Hard To Say Goodbye

A chipmunk perches on a rock with its tail sticking straight out behind it on the trail to Death Canyon in Grand Teton National Park in Wyoming

I grew up in the eastern part of the United States. In the deciduous forests there, eastern gray squirrels and eastern chipmunks are your frequent hiking partners. While the Northwest has many things to offer, one thing I miss is the squirrels and chipmunks. Not that we don’t have them here, just not in the numbers I’d prefer. So it shouldn’t come as a surprise that even in parks as magnificent as the Tetons and Yellowstone, I’ll photograph just about every squirrel and chipmunk I come across — which is why no one likes to hike with me. And God help you if I see a newt.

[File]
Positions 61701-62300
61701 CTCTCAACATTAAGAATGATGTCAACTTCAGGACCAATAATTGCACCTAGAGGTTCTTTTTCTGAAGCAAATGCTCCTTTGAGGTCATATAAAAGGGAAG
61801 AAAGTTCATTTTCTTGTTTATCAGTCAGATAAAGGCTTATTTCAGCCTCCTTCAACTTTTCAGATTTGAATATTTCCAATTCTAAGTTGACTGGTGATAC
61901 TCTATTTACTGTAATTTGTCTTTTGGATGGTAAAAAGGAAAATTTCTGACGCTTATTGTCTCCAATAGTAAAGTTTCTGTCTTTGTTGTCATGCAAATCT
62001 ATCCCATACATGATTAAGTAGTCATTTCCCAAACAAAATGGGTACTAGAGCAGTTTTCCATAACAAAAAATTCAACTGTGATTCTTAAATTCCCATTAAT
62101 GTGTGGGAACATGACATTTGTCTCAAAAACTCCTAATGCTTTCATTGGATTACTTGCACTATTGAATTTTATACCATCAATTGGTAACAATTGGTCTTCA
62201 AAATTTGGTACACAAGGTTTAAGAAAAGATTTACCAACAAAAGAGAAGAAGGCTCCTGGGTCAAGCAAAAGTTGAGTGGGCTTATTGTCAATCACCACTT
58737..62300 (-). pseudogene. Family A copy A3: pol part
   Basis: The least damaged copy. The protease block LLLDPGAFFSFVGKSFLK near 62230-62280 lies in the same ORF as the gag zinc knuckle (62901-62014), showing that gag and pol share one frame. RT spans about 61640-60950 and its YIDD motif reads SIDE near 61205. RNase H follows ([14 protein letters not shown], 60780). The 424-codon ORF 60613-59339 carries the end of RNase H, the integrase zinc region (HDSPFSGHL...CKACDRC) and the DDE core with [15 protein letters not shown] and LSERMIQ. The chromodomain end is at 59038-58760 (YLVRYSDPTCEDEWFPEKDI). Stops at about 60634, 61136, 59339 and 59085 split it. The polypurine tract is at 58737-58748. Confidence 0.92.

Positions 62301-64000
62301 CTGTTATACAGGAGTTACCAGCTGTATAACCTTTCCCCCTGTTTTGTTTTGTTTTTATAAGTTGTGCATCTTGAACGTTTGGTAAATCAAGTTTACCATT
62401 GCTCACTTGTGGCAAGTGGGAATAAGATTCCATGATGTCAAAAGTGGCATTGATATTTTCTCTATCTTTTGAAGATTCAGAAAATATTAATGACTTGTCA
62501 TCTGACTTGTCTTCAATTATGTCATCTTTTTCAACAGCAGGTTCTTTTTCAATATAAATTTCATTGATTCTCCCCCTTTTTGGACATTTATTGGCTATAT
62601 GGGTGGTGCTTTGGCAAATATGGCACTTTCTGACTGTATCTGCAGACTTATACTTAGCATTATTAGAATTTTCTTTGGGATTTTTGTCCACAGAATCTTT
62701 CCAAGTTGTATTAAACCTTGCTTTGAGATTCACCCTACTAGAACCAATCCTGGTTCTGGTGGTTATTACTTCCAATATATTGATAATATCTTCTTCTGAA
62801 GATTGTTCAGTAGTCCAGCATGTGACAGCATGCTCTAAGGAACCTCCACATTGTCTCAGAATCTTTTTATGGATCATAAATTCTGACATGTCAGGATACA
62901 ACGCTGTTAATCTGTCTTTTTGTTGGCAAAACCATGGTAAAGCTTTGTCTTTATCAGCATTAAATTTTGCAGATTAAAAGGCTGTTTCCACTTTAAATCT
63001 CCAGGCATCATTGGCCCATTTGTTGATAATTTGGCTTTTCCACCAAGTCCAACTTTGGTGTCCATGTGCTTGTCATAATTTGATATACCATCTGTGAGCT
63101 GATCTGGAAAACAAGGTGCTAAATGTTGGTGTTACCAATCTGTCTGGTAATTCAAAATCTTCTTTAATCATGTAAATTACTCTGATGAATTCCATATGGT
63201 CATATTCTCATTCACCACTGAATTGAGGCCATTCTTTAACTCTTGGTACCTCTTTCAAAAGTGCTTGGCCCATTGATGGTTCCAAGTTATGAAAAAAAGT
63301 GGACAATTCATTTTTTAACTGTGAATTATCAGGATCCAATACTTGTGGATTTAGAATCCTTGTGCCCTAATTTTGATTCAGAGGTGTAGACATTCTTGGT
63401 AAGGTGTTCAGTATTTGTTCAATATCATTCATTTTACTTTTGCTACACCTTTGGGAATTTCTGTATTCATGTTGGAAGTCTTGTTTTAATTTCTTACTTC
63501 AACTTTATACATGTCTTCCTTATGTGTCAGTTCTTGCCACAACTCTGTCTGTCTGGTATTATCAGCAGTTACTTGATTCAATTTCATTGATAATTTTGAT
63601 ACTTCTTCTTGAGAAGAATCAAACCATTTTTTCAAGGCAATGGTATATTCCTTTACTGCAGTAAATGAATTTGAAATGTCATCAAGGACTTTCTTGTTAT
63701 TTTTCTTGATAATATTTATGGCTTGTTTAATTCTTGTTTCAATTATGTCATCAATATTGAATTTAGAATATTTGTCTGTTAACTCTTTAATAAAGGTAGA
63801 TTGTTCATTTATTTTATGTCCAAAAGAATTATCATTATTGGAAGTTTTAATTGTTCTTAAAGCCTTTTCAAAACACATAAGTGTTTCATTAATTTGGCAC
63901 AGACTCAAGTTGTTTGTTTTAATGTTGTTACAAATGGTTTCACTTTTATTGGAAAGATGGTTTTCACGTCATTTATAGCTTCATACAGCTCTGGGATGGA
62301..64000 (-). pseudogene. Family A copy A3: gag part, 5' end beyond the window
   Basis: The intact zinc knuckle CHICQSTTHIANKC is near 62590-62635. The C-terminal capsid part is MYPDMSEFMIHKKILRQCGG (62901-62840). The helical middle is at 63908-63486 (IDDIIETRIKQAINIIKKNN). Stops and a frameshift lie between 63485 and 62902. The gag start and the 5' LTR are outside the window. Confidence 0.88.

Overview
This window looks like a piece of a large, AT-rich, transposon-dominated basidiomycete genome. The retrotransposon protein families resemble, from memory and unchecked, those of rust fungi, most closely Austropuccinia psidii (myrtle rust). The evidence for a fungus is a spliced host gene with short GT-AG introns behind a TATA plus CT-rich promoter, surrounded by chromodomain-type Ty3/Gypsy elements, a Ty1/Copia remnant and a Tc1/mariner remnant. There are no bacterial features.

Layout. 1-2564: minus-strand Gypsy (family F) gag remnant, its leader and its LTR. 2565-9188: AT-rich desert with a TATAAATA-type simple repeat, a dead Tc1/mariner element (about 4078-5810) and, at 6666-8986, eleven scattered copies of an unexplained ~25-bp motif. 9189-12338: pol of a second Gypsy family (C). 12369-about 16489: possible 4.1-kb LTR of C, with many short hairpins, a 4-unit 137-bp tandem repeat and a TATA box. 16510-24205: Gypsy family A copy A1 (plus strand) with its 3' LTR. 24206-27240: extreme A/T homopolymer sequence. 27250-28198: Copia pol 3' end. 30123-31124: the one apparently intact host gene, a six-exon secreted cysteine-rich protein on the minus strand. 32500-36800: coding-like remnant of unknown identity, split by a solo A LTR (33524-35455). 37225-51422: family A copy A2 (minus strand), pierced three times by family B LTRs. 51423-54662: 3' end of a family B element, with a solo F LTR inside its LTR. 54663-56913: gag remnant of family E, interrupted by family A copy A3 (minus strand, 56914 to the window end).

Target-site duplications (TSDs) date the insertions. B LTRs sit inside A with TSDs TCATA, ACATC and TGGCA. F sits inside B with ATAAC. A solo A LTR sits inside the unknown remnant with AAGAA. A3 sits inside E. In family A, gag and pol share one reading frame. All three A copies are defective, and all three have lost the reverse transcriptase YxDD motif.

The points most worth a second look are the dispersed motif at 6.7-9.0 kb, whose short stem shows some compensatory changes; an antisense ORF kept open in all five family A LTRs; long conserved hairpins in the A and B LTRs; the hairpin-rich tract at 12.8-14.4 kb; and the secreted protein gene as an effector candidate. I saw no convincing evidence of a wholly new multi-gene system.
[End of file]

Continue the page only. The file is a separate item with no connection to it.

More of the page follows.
The chipmunks in the Tetons and Yellowstone are the yellow-pine chipmunk, the Uinta chipmunk, and the least chipmunk, similar but different species to the eastern chipmunks of my youth and the Townsend’s chipmunks of my not-quite-youth.

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